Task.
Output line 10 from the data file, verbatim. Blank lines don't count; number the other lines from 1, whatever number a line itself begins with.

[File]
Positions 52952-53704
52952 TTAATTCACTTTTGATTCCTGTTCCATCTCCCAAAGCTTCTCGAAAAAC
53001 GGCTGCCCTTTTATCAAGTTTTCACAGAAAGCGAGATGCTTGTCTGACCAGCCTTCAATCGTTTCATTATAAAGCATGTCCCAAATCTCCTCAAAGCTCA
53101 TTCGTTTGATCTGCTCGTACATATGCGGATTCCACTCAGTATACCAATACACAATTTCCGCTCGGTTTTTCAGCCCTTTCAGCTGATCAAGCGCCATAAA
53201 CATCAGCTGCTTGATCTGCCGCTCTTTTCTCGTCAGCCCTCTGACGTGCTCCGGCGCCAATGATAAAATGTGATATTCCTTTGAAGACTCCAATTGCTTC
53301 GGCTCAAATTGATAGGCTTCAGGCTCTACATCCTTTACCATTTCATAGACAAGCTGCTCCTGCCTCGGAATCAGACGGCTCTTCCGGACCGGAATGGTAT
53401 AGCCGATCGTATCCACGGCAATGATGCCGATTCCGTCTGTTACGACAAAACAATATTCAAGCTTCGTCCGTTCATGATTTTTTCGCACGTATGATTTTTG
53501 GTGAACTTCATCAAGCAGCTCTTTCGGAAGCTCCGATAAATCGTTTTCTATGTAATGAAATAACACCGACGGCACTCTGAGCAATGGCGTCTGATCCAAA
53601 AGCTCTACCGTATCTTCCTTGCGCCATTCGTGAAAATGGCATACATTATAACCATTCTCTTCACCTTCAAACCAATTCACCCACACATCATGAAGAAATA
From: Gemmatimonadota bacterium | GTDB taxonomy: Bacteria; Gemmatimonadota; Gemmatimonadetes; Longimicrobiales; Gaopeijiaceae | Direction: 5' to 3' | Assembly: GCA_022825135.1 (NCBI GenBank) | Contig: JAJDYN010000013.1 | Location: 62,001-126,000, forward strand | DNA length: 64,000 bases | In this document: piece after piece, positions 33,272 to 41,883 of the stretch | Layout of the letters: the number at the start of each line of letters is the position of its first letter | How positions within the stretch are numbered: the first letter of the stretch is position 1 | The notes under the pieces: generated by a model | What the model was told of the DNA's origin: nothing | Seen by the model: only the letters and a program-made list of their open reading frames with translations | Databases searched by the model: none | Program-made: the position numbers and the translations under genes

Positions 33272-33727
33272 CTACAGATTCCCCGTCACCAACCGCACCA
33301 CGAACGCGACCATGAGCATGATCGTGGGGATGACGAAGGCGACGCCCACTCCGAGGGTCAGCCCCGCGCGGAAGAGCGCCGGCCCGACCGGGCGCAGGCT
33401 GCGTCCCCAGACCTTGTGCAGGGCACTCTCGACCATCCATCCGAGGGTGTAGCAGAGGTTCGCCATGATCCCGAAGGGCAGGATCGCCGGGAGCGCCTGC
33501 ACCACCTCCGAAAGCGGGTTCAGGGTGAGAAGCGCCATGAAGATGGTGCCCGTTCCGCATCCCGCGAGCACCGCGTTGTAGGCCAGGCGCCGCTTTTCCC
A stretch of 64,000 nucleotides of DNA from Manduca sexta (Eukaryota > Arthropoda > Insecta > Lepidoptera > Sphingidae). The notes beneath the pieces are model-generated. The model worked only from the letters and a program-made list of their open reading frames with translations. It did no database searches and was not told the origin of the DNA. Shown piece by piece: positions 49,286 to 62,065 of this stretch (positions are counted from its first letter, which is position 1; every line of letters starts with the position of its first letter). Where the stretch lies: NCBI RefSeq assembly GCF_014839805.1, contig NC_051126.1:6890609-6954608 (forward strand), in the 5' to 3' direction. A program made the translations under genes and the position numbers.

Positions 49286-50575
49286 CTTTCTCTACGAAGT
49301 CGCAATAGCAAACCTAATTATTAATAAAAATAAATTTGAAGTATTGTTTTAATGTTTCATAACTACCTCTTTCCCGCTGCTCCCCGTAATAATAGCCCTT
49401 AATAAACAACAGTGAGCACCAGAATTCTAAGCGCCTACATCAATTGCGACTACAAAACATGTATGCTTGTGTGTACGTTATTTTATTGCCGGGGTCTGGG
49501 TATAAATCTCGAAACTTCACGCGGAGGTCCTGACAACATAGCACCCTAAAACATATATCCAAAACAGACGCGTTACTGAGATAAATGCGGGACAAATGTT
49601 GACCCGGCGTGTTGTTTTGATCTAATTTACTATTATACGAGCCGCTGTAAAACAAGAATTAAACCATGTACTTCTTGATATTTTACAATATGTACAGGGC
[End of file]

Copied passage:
From: Gemmatimonadota bacterium | GTDB taxonomy: Bacteria; Gemmatimonadota; Gemmatimonadetes; Longimicrobiales; Gaopeijiaceae | Direction: 5' to 3' | Assembly: GCA_022825135.1 (NCBI GenBank) | Contig: JAJDYN010000013.1 | Location: 62,001-126,000, forward strand | DNA length: 64,000 bases | In this document: piece after piece, positions 33,272 to 41,883 of the stretch | Layout of the letters: the number at the start of each line of letters is the position of its first letter | How positions within the stretch are numbered: the first letter of the stretch is position 1 | The notes under the pieces: generated by a model | What the model was told of the DNA's origin: nothing | Seen by the model: only the letters and a program-made list of their open reading frames with translations | Databases searched by the model: none | Program-made: the position numbers and the translations under genes